Foreigners Make Up 80 Percent of Swiss Prison Inmates

prison cells
JOEL SAGET/AFP/Getty Images
CHRIS TOMLINSON

The number of prisoners in Switzerland has soared in the last 30 years with foreigners now accounting for 80 per cent of the prison population, according to the Swiss Federal Statistical Office.

The study shows the rate of incarceration has gone from 72 per 100,000 residents in 1988 to 82 in 2017, Radio Télévision Suisse reports.

During the 30-year period, Switzerland saw its prison population increase from 4,621 to 6,907, a 50 per cent increase overall.

In the first decade from 1988 to 1998, Swiss citizens made up around 31 per cent of the prisoners compared to 28 per cent who were foreigners living in Switzerland and 41 per cent who were foreigners residing overseas. In 1989, Swiss citizens made up as much as 44 per cent of prisoners.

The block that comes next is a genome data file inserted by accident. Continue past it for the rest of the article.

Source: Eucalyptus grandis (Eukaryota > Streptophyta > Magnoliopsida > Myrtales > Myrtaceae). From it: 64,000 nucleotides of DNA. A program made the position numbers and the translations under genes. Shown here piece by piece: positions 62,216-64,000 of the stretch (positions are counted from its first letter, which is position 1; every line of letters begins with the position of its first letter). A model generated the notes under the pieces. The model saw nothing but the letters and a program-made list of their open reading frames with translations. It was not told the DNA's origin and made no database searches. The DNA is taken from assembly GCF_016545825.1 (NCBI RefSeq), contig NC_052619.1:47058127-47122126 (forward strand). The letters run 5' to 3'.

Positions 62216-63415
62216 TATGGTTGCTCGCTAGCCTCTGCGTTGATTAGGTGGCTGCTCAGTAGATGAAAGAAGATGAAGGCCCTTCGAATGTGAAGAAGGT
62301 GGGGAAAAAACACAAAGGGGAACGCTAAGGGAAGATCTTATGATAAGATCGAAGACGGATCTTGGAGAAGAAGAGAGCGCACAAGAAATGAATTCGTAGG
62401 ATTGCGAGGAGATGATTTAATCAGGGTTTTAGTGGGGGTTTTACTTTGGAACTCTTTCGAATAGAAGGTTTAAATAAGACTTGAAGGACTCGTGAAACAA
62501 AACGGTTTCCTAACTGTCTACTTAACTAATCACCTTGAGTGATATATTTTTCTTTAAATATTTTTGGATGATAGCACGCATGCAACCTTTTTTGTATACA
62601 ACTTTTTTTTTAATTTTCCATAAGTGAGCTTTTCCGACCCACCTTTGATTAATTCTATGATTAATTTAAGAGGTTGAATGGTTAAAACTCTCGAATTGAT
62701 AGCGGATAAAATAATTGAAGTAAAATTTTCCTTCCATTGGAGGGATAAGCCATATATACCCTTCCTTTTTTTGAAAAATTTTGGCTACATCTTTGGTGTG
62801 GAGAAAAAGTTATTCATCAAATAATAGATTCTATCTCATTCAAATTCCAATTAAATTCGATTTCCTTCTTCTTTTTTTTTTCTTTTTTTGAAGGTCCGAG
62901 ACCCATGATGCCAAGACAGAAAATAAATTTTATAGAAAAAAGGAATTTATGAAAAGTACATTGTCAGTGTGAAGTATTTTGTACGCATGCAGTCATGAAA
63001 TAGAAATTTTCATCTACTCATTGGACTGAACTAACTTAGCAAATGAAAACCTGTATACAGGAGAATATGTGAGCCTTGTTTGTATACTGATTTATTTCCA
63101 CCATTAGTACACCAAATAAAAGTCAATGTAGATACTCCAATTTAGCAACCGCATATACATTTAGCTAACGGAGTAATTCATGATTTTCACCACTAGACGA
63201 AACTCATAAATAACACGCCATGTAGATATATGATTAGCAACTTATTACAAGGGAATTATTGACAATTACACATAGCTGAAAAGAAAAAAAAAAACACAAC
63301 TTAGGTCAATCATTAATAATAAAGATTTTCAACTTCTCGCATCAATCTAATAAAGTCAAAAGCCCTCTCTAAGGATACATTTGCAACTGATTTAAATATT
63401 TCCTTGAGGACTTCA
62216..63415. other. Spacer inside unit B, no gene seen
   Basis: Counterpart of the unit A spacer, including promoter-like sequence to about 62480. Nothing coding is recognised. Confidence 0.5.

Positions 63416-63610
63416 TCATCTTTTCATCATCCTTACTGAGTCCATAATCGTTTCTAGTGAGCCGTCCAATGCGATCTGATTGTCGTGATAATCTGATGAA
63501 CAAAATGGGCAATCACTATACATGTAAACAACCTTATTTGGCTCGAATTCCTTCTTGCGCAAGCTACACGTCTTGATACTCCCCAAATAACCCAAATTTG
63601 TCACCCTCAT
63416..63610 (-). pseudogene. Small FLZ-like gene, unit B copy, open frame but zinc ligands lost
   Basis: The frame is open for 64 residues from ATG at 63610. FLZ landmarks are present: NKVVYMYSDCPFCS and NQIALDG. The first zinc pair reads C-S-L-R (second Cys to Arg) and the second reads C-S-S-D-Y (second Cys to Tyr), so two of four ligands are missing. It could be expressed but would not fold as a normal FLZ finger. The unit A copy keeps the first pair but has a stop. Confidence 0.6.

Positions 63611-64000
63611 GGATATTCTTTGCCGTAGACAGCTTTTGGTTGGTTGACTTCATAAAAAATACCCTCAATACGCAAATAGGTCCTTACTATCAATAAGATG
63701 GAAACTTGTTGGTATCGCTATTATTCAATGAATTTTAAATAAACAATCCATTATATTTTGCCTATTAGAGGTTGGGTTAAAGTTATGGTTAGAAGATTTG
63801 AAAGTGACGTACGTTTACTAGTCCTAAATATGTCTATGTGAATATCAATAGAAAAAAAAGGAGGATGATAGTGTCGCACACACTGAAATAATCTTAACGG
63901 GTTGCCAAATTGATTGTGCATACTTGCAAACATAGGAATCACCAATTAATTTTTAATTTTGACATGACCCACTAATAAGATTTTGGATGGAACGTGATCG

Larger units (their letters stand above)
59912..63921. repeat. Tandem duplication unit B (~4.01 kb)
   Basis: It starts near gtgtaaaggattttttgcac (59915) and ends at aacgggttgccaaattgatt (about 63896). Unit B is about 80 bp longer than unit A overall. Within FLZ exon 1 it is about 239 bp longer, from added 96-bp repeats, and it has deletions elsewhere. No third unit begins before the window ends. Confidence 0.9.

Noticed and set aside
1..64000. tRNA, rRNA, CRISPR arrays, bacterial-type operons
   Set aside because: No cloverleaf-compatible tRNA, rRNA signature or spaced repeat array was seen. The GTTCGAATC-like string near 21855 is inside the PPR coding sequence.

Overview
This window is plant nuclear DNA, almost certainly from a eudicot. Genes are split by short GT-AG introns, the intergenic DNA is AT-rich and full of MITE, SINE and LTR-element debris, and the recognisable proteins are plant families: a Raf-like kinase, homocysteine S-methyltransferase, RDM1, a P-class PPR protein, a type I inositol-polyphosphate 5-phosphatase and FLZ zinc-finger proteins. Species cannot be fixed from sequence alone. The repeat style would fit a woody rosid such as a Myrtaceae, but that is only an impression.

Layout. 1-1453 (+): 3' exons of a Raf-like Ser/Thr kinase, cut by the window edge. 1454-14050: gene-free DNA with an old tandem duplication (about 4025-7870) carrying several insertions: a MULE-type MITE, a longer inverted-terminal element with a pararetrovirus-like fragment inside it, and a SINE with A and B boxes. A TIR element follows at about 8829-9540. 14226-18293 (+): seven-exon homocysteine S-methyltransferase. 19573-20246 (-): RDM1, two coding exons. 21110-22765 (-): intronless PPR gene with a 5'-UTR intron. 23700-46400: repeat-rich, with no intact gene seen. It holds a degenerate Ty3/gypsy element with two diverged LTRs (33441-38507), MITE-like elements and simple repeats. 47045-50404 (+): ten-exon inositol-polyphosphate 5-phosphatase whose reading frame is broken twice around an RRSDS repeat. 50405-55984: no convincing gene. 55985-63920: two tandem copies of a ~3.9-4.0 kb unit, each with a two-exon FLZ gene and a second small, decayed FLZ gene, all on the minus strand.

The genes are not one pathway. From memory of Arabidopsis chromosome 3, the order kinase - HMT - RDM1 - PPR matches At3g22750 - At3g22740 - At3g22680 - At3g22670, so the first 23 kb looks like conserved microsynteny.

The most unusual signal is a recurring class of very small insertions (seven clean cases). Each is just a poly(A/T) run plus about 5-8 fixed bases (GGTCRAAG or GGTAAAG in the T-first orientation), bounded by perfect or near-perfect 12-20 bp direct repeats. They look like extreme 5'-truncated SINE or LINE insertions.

During the next two decades, the number of Swiss citizen prisoners fell to only 20 per cent, with foreigners residing in Switzerland going up to 37 per cent in the second decade and back down to 28 per cent in the third.

Foreign prisoners who live overseas rapidly grew in the third decade to where they now account for over half of the prisoners in the Swiss prison system.

The statistics come only months after it was revealed that Switzerland had deported 1,000 migrant criminals in 2017, including 348 from the Balkan region and 250 from Africa.

The trend also mirrors other European countries which have seen high rates of crime in which foreign nationals are often suspects.

In Germany, certain cities such as Berlin have released statistics showing that up to half of the crimes committed in the city involve foreign suspects. In some specific crimes, foreigners were shown to be vastly overrepresented including heroin trafficking where migrants made up 85 per cent of suspects in 2016 in the German capital.

In the Austrian capital of Vienna, the disparity between the crime rate of natives and migrants is even starker with foreigners making up more than half of all the suspects in crimes, according to a report released last August.

Follow Chris Tomlinson on Twitter at @TomlinsonCJ or email at ctomlinson(at)breitbart.com

.

Please let us know if you're having issues with commenting.